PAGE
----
Cardinal Health and the University of Washington (UW) today announced an innovative public-private collaboration designed to advance the use of molecular imaging in clinical investigations and trials.
Molecular imaging is one of the most promising areas of development in biotechnology, where specialized radiopharmaceuticals, or Positron Emission Tomography (PET) "imaging agents," are injected into the body to detect and trace abnormal cellular functions that are associated with health issues such as heart disease, neurological disorders and many forms of cancer.
These imaging agents, which are visible using sophisticated imaging scanners, make it easier for physicians to non-invasively diagnose, monitor and potentially treat disease at the earliest stages of onset.
Through this collaboration, the UW’s Department of Radiology will relocate a portion of its on-campus molecular tracer laboratories into Cardinal Health’s PET manufacturing facility located in downtown Seattle. The UW laboratories that are part of the move will include one operated by Dr. John Grierson, who developed the PET agent F-18 fluorothymidine (FLT), which is now distributed nationally through Cardinal Health and is being used in a wide array of clinical trials. UW’s Department of Radiology will have access to Cardinal Health’s cyclotron, radiopharmaceutical products and research support services, to aid in the efficient operation of its research facility.
By co-locating in the same physical space, the two organizations will combine the University of Washington’s internationally-recognized PET research and development expertise with Cardinal Health’s expertise in the FDA-compliant production and distribution of PET imaging agents to accelerate the research, development and commercialization of new molecular imaging agents.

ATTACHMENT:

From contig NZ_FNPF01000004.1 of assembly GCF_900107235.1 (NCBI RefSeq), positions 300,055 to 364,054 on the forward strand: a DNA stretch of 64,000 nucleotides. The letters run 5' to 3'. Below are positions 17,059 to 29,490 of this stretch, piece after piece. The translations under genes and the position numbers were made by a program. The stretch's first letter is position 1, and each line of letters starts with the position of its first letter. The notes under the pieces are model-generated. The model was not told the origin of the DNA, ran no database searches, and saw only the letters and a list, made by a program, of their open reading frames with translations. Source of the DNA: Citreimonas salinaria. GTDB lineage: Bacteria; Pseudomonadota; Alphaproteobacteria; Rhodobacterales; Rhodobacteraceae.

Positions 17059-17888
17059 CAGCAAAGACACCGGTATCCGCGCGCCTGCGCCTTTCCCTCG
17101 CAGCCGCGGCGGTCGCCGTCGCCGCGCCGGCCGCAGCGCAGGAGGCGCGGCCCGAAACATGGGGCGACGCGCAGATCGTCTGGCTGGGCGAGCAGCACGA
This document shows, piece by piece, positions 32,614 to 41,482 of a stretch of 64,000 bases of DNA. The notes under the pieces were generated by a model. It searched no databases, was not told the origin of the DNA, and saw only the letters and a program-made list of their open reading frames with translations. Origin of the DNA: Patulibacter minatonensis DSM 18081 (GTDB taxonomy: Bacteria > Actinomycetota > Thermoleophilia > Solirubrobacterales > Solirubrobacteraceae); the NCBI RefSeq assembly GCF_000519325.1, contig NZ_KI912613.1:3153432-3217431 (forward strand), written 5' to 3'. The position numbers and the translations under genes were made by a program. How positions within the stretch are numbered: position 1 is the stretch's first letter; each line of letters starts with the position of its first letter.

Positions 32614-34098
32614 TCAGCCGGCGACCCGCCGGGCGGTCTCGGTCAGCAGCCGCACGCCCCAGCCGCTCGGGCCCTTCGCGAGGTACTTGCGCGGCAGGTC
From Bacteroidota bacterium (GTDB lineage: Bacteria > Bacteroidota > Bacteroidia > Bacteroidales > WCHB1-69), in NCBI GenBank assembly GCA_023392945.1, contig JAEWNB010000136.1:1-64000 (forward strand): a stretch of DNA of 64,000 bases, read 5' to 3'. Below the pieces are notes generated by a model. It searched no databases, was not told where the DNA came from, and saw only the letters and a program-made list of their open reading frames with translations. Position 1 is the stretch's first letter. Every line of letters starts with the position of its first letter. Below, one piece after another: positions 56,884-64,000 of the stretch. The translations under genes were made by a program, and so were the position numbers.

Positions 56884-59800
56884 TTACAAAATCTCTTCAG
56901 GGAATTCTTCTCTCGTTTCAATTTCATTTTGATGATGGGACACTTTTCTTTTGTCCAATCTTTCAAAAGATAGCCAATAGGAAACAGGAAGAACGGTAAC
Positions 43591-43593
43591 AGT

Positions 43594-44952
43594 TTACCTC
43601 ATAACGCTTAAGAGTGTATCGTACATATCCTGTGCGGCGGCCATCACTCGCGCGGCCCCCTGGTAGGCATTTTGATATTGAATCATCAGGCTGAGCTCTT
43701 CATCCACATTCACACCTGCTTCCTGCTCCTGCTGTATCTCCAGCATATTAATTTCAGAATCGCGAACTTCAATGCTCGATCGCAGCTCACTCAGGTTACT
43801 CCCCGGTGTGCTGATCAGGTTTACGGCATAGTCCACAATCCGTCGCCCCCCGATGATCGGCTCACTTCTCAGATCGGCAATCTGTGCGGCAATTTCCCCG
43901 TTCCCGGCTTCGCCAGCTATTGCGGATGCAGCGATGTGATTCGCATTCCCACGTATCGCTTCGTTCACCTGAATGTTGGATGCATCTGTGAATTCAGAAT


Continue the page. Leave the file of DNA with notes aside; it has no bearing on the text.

"Consistent with the cycle of innovation, we look forward to collaboratively working with Cardinal Health to develop new uses for molecular imaging tracers – and the clinical applications of tomorrow," said Dr. Norman J. Beauchamp, Jr., UW professor of radiology and chairman of UW’s Department of Radiology. "Cardinal Health’s nuclear pharmacy expertise and its commitment to supporting the growth of molecular imaging through clinical investigations make it an outstanding partner to help us work toward our ultimate, shared goal: to lessen the impact of devastating conditions including cancer, neurological disorders and cardiovascular disease."
The University of Washington is one of the nation’s leading research institutions, receiving more research dollars from the National Institutes of Health than any other public university in the United States.
Cardinal Health’s Nuclear Pharmacy Services business operates the nation’s largest network of radiopharmacies. The company has also strategically located its nationwide network of cyclotrons to enable many of its radiopharmacies to compound and dispense high-energy PET imaging agents in unit-dose form.
Its vast network of "PET-enabled" pharmacies, combined with its broad nuclear pharmacy scale, comprehensive fleet and logistics capabilities enable it to play a critical role in supporting clinical trials of both proprietary and non-proprietary imaging agents.
Cardinal Health has already begun the process of expanding its Seattle radiopharmacy facility to accommodate UW’s new radiochemistry laboratory, where UW researchers will work alongside Cardinal Health staff and technicians. Renovations to the expanded facility are expected to be completed by the beginning of 2011.
"We are very proud to partner with the University of Washington – one of the nation’s preeminent research institutions – to advance the future of molecular imaging with the development of this innovative, world-class facility," said John Rademacher, president of Cardinal Health’s Nuclear and Pharmacy Services business. "This collaboration will provide us with exciting new opportunities to partner with innovators and pharmaceutical research organizations to enable the research, development and commercialization of new molecular imaging agents that have the potential to dramatically improve patient health."